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Volume 12, issue 8 | Copyright

Special issue: Oldest Ice: finding and interpreting climate proxies in ice...

The Cryosphere, 12, 2773-2787, 2018
https://doi.org/10.5194/tc-12-2773-2018
© Author(s) 2018. This work is distributed under
the Creative Commons Attribution 4.0 License.

Research article 30 Aug 2018

Research article | 30 Aug 2018

Promising Oldest Ice sites in East Antarctica based on thermodynamical modelling

Brice Van Liefferinge1, Frank Pattyn1, Marie G. P. Cavitte2,3, Nanna B. Karlsson4,a, Duncan A. Young2, Johannes Sutter4,5, and Olaf Eisen4,6 Brice Van Liefferinge et al.
  • 1Laboratoire de Glaciologie, Université libre de Bruxelles, CP 160/03, Avenue F.D. Roosevelt 50, 1050 Brussels, Belgium
  • 2Institute for Geophysics, Jackson School of Geosciences, University of Texas at Austin, Austin, Texas, USA
  • 3Department of Geological Sciences, Jackson School of Geosciences, University of Texas at Austin, Austin, Texas, USA
  • 4Alfred Wegener Institute Helmholtz-Centre for Polar and Marine Research, 27568 Bremerhaven, Germany
  • 5Climate and Environmental Physics, Physics Institute, and Oeschger Centre for Climate Change Research, University of Bern, Bern, Switzerland
  • 6Department of Geosciences, University of Bremen, Bremen, Germany
  • anow at: Geological Survey of Denmark and Greenland (GEUS), Oster Voldgade 10, 1350 Copenhagen, Denmark

Abstract. To resolve the mechanisms behind the major climate reorganisation, which occurred between 0.9 and 1.2Ma, the recovery of a suitable 1.5 million-year-old ice core is fundamental. The quest for an Oldest Ice core requires a number of key boundary conditions, of which the poorly known basal geothermal heat flux (GHF) is lacking. We use a transient thermodynamical 1-D vertical model that solves for the rate of change of temperature in the vertical, with surface temperature and modelled GHF as boundary conditions. For each point on the ice sheet, the model is forced with variations in atmospheric conditions over the last 2Ma and modelled ice-thickness variations. The process is repeated for a range of GHF values to determine the value of GHF that marks the limit between frozen and melting conditions over the whole ice sheet, taking into account 2Ma of climate history. These threshold values of GHF are statistically compared to existing GHF data sets. The new probabilistic GHF fields obtained for the ice sheet thus provide the missing boundary conditions in the search for Oldest Ice. High spatial resolution radar data are examined locally in the Dome Fuji and Dome C regions, as these represent the ice core community's primary drilling sites. GHF, bedrock variability, ice thickness and other essential criteria combined highlight a dozen major potential Oldest Ice sites in the vicinity of Dome Fuji and Dome C, where GHF could allow for Oldest Ice.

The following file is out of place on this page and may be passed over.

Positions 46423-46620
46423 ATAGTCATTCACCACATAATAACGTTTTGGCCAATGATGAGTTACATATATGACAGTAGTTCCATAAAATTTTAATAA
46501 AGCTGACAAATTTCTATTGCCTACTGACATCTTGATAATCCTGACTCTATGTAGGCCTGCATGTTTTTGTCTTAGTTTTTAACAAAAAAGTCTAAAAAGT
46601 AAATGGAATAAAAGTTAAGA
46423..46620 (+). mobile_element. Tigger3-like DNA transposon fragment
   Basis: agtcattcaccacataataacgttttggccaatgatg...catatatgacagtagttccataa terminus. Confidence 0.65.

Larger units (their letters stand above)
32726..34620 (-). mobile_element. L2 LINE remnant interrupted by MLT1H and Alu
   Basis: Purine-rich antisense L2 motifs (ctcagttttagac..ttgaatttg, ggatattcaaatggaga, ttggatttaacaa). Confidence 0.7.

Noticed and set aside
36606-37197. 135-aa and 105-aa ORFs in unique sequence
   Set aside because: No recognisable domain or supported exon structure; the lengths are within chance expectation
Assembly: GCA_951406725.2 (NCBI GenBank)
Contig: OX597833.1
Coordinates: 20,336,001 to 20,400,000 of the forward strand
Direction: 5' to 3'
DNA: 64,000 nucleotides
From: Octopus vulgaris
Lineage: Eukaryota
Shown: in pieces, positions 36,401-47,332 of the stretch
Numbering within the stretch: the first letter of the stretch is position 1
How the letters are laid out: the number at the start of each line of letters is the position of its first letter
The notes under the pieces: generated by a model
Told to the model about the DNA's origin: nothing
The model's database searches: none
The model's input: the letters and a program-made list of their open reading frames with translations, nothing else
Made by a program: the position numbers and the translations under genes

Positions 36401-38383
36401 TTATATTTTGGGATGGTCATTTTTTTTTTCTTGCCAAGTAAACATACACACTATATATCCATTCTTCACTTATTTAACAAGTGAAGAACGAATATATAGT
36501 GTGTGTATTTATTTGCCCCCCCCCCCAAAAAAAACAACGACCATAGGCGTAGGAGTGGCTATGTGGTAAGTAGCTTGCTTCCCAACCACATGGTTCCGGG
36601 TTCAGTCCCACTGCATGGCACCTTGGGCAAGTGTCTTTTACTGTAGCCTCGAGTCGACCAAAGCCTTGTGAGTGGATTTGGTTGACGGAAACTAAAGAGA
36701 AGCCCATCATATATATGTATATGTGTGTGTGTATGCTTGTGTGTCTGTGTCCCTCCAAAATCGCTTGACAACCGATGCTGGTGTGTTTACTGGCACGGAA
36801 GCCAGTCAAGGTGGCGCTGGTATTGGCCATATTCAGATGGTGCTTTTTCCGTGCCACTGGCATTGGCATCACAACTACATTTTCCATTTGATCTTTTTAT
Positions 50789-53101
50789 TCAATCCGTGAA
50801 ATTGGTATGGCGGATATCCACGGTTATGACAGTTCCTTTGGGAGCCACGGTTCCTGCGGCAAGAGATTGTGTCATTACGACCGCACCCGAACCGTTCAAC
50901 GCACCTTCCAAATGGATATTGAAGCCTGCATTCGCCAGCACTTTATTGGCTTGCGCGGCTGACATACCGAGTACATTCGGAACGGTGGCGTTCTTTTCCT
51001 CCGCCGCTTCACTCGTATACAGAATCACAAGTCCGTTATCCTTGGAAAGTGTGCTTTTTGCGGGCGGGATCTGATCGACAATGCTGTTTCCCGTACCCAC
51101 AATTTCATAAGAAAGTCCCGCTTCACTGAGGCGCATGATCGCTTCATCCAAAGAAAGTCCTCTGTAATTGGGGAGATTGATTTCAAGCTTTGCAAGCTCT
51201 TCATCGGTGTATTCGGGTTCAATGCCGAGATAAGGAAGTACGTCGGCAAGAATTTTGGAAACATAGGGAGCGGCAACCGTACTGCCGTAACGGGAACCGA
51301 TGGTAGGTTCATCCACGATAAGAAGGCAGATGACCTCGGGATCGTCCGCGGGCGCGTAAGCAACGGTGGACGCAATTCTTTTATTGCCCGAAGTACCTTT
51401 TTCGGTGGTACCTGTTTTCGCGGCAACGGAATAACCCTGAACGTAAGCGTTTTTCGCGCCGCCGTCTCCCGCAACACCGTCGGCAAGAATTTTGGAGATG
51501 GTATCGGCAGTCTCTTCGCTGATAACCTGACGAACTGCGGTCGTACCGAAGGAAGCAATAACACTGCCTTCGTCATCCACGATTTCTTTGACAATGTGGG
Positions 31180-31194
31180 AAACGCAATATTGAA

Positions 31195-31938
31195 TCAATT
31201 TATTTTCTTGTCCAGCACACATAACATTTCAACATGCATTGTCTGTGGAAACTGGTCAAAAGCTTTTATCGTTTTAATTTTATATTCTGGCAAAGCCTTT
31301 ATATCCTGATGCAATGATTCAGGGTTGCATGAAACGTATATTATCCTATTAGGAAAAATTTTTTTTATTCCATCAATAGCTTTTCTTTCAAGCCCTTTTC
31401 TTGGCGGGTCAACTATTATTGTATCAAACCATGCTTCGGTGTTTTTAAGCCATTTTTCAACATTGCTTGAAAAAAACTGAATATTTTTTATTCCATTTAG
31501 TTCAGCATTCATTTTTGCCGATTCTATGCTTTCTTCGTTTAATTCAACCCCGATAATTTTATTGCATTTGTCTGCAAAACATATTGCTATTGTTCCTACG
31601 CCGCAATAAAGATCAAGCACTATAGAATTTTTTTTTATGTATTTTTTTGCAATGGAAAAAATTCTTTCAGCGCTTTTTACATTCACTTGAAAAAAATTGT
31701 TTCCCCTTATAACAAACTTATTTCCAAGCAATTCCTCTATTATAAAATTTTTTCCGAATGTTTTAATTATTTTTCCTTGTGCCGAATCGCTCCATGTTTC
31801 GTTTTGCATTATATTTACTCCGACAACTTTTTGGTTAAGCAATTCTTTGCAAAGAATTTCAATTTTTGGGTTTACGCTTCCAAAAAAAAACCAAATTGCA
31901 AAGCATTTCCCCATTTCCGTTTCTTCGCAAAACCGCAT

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Our paper provides an important review of the state of knowledge for oldest-ice prospection, but also adds new basal geothermal heat flux constraints from recently acquired high-definition radar data sets. This is the first paper to contrast the two primary target regions for oldest ice: Dome C and Dome Fuji. Moreover, we provide statistical comparisons of all available data sets and a summary of the community's criteria for the retrieval of interpretable oldest ice since the 2013 effort.
Our paper provides an important review of the state of knowledge for oldest-ice prospection, but...
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